Not all businesses are content with their lead generation. The problem may be in lack of the right system and personnel to achieve sales goals.
This is where having sales development representatives (SDR) matters. We wrote this guide to teach you what sales development representatives are, what they do, how they differ from other sales roles, and what skills they should possess.
What is a Sales Development Representative (SDR)?
A sales development representative (SDR) is a person that researches, qualifies, and reaches out to leads to determine whether they are a good customer fit. SDR is the lowest-ranked position in the sales hierarchy, although this is just a vanity metric.
A day in the life of an SDR revolves around finding prospects.
SDRs qualify leads to ensure their peers don’t waste time chasing low-value opportunities. They also provide clients the first exposure to a company’s products and services without going too in-depth.
Good SDRs are handling the entire prospecting stage, which allows account executives (AE) to focus entirely on what they do best—converting leads into customers.
SDRs pass over potential customers to (AEs) after the qualifying stage and this is where their responsibilities end—when AEs take full ownership of the qualified leads. After handing off the qualified leads, the cycle starts all over.
SDRs don’t close deals nor should they do it. That falls in the hands of AEs or any other sales roles up the ladder.
SDR tasks differ from company to company; some SDRs may take on AE roles while others only work on prospecting. Regardless, the core responsibilities remain the same in every organization.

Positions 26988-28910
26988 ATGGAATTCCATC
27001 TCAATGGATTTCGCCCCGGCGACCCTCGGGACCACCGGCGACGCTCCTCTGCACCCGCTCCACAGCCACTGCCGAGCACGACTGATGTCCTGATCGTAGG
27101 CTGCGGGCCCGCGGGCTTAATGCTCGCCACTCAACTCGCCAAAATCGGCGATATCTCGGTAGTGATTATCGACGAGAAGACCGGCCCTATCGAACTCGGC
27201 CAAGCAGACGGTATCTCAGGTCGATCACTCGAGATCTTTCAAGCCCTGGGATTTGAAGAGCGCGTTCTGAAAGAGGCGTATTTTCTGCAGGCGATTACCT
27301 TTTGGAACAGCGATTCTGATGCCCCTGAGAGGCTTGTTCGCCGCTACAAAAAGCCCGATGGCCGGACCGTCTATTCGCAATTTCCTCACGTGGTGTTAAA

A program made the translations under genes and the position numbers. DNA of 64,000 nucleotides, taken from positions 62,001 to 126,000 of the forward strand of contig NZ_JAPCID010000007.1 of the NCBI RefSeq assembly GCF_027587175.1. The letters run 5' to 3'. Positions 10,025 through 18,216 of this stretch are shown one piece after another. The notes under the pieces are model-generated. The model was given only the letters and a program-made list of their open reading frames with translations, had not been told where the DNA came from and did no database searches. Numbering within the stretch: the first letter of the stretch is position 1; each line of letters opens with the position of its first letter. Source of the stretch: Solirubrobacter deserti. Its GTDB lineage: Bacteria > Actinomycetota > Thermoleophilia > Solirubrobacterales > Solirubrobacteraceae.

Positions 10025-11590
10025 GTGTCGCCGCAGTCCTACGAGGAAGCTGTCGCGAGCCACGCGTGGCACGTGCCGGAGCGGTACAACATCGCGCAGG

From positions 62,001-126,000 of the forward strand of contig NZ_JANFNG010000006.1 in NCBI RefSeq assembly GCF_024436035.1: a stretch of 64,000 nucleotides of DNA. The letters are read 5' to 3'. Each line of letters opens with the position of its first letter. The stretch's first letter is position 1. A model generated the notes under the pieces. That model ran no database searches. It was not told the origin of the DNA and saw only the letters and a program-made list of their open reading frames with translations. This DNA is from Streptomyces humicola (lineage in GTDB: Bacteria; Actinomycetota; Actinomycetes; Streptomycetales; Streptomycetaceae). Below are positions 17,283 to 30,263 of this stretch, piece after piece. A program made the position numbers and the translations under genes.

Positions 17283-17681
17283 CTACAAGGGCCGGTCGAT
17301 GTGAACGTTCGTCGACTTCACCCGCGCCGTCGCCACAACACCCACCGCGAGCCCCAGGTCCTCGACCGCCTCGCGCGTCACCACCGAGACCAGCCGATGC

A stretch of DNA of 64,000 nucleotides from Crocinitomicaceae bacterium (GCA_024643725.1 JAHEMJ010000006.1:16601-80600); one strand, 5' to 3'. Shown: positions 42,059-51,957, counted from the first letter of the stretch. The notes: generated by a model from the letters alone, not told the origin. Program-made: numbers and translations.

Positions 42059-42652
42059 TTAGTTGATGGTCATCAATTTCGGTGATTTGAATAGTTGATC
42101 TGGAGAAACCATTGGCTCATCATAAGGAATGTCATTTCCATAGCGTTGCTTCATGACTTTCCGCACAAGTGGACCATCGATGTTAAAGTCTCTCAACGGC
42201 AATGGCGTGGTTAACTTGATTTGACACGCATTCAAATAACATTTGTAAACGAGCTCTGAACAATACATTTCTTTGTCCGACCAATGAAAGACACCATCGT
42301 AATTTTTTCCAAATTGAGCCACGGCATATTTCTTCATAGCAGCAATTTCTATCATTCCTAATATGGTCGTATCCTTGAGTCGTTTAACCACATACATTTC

What Does an SDR do?
As an SDR, you’re expected to speed up the process of funneling leads into the sales pipeline. That comes along with four core responsibilities: prospecting, qualifying, educating, and handing off leads.
Prospecting revolves around three key components:
- Customer research
- Using communication channels
- CRM mastery
1.1 Customer Research
SDRs must be adept at customer research to find the right leads. The goal here is to learn about potential customers. More importantly, the SDR seeks to discover their needs, pain points, and other critical information to help with the sale. SDRs also collect vital customer information to fill up their CRM with rich prospect data, including:
- Lead personal details
- Contact information
- Employment and/or business history
- Other useful data like traits, interests, and personalities
SDRs use a mix of physical and online research (e.g. LinkedIn) to gather these insights. This is the reason why SDRs are often assigned to conferences and tradeshows. They are there to collect as many contacts as possible and bring the goods to AEs.
1.2 Communication Channels
SDRs kick off the initial conversations with leads after prospecting. Cold outreach was the main strategy before, but today, you will find SDRs using a variety of channels to contact prospects, from cold emails, social media, to Whatsapp, and even physical letters (snail mail).
Good SDRs use different communication channels, and never rely on just one.
1.3 CRM Mastery
A good CRM is an SDR’s best friend. Think of it as the Swiss Army knife for sales. SDRs use it to store prospect information, notes, meeting dates, and other important information relevant to their work.
SDRs need to be comfortable with using CRMs to carry out their tasks so make sure you learn the ins and outs of the tool your company uses.
SDRs must have a keen eye for qualifying prospects. Contrary to popular belief, qualifying is more about following a process rather than being an innate talent. SDRs usually have a set of filters to profile and qualify leads.
One such qualifying criteria is the BANT framework, as shown in the image below:
The qualification process often overlaps with the prospecting stage. You qualify leads as you are prospecting to kill two birds with one stone.
What metrics do SDRs use to qualify leads? The answer varies between companies. But, several factors remain the same across organizations.
Your product and service should solve your prospect’s pain points. You can’t qualify leads if your product is not relevant in the first place.